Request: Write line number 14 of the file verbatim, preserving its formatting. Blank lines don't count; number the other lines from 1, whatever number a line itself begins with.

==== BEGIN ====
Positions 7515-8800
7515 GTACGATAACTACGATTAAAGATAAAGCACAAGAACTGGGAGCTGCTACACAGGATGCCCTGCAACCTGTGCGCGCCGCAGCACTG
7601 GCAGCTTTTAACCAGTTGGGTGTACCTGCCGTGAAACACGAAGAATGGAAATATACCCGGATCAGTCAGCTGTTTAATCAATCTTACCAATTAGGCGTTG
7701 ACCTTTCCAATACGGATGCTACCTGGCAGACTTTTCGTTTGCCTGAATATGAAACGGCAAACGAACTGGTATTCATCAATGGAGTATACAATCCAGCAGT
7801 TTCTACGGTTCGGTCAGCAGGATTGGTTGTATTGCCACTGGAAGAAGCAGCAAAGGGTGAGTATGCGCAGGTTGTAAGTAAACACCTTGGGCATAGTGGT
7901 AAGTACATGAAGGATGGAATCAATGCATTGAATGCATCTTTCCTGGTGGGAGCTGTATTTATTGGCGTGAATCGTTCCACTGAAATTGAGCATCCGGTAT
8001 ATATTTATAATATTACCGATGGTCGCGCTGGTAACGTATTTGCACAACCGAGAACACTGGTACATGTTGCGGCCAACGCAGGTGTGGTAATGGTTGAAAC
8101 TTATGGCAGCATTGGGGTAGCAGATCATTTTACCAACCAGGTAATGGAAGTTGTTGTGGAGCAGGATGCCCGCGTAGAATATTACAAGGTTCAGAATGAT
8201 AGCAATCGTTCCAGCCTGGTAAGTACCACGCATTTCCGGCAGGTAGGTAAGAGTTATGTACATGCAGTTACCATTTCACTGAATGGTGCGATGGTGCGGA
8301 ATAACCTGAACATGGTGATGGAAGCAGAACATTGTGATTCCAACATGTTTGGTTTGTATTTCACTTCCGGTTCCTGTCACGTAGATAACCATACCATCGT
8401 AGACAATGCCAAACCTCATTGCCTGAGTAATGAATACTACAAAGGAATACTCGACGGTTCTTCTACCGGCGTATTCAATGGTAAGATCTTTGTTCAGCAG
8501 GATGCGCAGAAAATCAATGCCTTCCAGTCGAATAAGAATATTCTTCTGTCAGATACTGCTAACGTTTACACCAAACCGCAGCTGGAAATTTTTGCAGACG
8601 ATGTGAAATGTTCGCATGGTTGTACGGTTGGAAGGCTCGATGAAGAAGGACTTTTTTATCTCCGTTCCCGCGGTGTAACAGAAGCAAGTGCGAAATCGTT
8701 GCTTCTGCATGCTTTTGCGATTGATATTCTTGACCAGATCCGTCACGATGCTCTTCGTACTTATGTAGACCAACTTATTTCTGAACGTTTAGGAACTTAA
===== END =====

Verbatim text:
8701 GCTTCTGCATGCTTTTGCGATTGATATTCTTGACCAGATCCGTCACGATGCTCTTCGTACTTATGTAGACCAACTTATTTCTGAACGTTTAGGAACTTAA